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General Schuyler to Captain Hulbert



Ticonderoga, November 1, 1775.

SIR: Enclosed is a list of the officers and men that were made prisoners at Chambly. You will be particularly attentive that no person, who may have forgotten the rights of mankind, and the principles of Englishmen, offer the least insult to any of the gentlemen, their soldiers, their wives, or children.

Your good sense, and your own feelings, will point out to you, that officers are to be treated with the utmost attention and politeness. It is sufficient barely to mention this to a gentleman of your character; they are in all places to be entertained at the publick expense, for which you will pay; and I therefore enclose you a warrant on the Paymaster-General; you will keep accounts of your disbursements and transmit them to me as early as possible. The non-commissioned officers and privates, prisoners as well as your men, will be supplied with provisions at Albany, to carry them to Connecticut, for which you will apply to the Commissary-General, who I have ordered to provide sloops to carry them down to Mr˙ Huffman' s wharf, from whence the travel to Connecticut will be short and commodious; you will send both the subalterns, with the privates, and all your party, except ten. At Canaan, you will meet with Governour Trumbull' s directions for their future route. You will give fifty pounds to the eldest subaltern, for such expenses as may necessarily incur, (which cannot be many,) as I have ordered the Commissary-General to provide the sloops and carriages, who will pay for them; you will give a copy of these orders to the eldest subaltern; you will also furnish the Commissary-General with a copy of this, who will find lodgings for the officers, and Monsieur Rigauville. I have wrote to him respecting their entertainment at Albany, of which he will take care, and all expenses incurred there he will discharge; the non-commissioned officers and privates are to be in the barracks during their stay at Albany.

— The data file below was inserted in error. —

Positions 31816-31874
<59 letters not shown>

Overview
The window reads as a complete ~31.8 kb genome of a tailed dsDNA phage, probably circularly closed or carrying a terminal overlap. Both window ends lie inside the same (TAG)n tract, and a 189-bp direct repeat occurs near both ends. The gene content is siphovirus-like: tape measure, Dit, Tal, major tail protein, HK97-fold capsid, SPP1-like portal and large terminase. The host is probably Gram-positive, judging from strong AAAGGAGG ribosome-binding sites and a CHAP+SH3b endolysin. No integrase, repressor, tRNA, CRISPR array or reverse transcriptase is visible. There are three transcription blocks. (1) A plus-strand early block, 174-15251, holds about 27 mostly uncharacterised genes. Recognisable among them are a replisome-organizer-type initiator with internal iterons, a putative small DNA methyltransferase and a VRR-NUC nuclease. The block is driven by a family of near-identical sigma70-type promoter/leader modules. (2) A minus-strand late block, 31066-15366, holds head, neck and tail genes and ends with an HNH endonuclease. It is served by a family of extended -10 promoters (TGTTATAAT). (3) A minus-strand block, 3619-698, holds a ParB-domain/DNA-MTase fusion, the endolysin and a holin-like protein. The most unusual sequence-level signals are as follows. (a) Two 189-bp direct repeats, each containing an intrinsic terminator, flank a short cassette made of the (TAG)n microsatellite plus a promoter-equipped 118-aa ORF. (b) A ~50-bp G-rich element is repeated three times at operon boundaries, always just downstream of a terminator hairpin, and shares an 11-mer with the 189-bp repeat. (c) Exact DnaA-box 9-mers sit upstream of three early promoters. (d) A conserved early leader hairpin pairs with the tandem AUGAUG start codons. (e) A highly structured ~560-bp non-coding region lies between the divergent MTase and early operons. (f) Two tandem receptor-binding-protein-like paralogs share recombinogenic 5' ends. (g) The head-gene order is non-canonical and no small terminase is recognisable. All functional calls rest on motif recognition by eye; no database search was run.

The Commissary-General will procure a sloop, and every thing necessary for the passage, on board of which you and that part of your party that is to accompany you, are to embark, as also the Honourable Major Slopford, Mr˙ Harison, Mr˙ Shuttleworth, Mr˙ Hamer, Mr˙ Huddleston, and Monsieur Rigauville. You will then proceed by water, to Haverstraw Landing, where you will disembark, and procure carriages to carry you to Newark, where it is possible you may fall in with the stage coach, to carry you and the officers to Trenton, their servants baggage and your party following them in wagons; on your arrival at Trenton you are to provide good lodgings, and see that the gentlemen are properly entertained; and then you are to proceed to Philadelphia, and report to Congress what you have done in obedience to these orders, and take theirs for your future conduct.

Captain Godwin and Mr˙ M' Cullock have requested to remain here until the fate of St˙ John' s is determined, which I have consented to, as the former gentleman has his lady and family in Canada, and the latter, a widower, has two small children there.

The Honourable Major Stopford having requested, that if he should determine at Albany, to take the band of musick with him, as also his sutler, that he might be permitted, and to which I readily consented, you will accordingly comply with the requisition, should he make it.

Mr˙ Algee has my leave to go to New-York on his parole of honour, and to remain there fourteen days, then to repair to Trenton.

Mr˙ Barrington being indisposed remains at Saratoga.

I am, sir, your humble servant,


To Captain Hulbert.